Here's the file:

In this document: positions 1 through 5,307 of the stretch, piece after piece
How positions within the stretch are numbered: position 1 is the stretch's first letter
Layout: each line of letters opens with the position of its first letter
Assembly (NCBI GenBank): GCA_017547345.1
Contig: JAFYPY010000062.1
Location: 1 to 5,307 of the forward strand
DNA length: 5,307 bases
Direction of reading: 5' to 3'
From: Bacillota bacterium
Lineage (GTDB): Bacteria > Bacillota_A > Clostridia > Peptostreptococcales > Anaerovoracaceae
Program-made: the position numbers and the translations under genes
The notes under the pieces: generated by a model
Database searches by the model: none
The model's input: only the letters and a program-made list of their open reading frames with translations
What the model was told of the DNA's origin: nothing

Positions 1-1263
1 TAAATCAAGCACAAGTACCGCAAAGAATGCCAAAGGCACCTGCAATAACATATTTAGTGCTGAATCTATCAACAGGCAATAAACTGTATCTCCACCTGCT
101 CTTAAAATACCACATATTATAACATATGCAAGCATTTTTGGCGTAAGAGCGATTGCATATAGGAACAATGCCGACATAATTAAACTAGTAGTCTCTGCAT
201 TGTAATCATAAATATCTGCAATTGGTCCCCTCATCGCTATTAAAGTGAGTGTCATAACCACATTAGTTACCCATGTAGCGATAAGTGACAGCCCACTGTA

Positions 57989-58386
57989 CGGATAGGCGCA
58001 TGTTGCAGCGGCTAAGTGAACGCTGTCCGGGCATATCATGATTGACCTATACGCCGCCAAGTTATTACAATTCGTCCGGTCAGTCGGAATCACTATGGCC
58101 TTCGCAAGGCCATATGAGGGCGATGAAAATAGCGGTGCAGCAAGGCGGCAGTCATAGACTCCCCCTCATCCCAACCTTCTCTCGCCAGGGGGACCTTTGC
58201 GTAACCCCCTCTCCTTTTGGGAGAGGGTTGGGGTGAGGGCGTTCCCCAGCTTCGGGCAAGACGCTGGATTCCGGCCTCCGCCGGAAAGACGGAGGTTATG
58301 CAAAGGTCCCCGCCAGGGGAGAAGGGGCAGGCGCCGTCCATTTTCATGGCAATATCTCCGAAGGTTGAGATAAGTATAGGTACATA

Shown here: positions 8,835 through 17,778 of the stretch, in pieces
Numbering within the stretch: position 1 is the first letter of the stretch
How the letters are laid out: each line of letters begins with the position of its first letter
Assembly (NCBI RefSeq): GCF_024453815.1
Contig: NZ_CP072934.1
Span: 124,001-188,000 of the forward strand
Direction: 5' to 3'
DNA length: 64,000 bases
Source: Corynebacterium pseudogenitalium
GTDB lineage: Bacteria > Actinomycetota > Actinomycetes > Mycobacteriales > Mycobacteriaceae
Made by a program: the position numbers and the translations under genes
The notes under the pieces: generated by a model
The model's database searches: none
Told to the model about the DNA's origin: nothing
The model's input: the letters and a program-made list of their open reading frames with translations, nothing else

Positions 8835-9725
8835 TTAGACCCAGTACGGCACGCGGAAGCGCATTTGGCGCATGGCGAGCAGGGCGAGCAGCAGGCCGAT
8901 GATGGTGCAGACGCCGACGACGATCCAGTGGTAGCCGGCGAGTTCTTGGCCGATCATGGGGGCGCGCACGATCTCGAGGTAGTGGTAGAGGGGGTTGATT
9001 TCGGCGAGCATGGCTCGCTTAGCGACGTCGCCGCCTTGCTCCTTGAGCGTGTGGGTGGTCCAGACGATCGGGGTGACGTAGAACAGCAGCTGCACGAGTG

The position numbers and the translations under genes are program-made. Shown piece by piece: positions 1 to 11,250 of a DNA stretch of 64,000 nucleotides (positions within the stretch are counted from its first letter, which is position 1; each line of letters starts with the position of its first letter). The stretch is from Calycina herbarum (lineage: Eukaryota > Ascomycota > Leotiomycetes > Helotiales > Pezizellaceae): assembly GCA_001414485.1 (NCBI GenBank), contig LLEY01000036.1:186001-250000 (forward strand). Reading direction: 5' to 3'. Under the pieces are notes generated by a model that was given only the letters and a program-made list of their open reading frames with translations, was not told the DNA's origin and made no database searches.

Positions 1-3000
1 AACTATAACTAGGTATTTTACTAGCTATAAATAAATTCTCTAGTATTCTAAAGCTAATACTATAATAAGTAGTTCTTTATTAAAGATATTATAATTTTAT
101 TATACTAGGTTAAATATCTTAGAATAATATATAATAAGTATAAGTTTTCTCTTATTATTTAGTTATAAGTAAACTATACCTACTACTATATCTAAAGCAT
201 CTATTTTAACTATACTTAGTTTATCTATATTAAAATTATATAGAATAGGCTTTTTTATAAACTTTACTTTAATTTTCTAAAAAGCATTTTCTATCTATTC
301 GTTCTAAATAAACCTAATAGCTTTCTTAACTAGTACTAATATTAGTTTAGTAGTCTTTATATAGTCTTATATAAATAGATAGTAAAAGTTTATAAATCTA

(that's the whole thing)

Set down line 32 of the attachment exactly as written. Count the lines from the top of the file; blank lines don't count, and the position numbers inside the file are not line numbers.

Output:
Direction: 5' to 3'